Geography, time and precedent would see to it undersea forces could be more efficiently operated and commanded. The squadron was originally established on Sept. 1, 1963 at Pearl Harbor, Hawaii, and eventually moved to Guam in October 1964. The squadron had responsibility the submarine-based nuclear deterrent in the Pacific. As the Ohio-class ballistic missile submarines and support facilities came on line, the squadron was deactivated at the end of September, 1981.
The squadron was reactivated Feb. 23, 2001 to lead and support submarines and submarine support ships assigned to Seventh and Fifth Fleets. Today CSS-15 consists of four Los Angeles-class fast attack submarines (SSNs): USS Key West (SSN 722), USS Oklahoma City (SSN 723), USS Topeka (SSN 754) and USS Asheville (SSN 758). The squadron additionally supports attack submarine deployed to the Pacific and the cruise missile submarines USS Ohio (SSGN 726) and USS Michigan (SSGN 727), home ported in Bangor, Washington.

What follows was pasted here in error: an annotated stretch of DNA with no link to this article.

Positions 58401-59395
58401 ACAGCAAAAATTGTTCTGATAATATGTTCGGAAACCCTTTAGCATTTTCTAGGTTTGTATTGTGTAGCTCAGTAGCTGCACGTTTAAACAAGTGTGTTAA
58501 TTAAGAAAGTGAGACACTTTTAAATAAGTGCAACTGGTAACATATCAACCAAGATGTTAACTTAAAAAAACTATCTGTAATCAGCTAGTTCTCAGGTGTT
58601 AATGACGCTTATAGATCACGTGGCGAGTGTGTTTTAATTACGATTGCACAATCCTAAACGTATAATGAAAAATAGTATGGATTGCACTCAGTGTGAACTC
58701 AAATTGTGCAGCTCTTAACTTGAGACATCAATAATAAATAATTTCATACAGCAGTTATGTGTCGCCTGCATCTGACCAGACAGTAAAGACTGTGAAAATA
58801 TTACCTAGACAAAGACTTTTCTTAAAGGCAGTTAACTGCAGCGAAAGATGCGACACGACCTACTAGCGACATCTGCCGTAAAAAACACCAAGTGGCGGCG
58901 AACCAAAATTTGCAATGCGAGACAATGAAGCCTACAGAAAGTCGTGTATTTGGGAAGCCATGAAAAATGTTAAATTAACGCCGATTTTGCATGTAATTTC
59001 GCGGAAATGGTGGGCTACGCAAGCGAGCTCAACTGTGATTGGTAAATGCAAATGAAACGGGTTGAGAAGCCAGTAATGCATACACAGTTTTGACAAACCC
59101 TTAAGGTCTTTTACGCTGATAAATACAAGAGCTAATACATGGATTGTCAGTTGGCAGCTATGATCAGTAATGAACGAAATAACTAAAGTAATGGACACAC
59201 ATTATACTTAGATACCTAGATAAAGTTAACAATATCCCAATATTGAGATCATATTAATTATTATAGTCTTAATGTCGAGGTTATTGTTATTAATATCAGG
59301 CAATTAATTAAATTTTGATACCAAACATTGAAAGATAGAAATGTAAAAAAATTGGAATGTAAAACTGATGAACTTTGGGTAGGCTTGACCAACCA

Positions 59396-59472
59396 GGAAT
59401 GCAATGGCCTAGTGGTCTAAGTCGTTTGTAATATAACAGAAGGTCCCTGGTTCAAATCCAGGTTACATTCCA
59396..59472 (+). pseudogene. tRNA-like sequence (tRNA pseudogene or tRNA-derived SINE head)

The nation is stronger and better equipped to accomplish its mission to assure regional allies and deter potential adversaries by increasing the submarine force presence in the Western Pacific.
Qualified U.S. Navy forces, especially Pacific submarines, will allow Pacific nations to operate and prosper in a maritime environment that values an established and enduring international framework of norms, standards, rules and laws.
The stealth for submarines are known are what make them such valuable weapons of war.
British author Edwyn Gray once characterized their value in this way: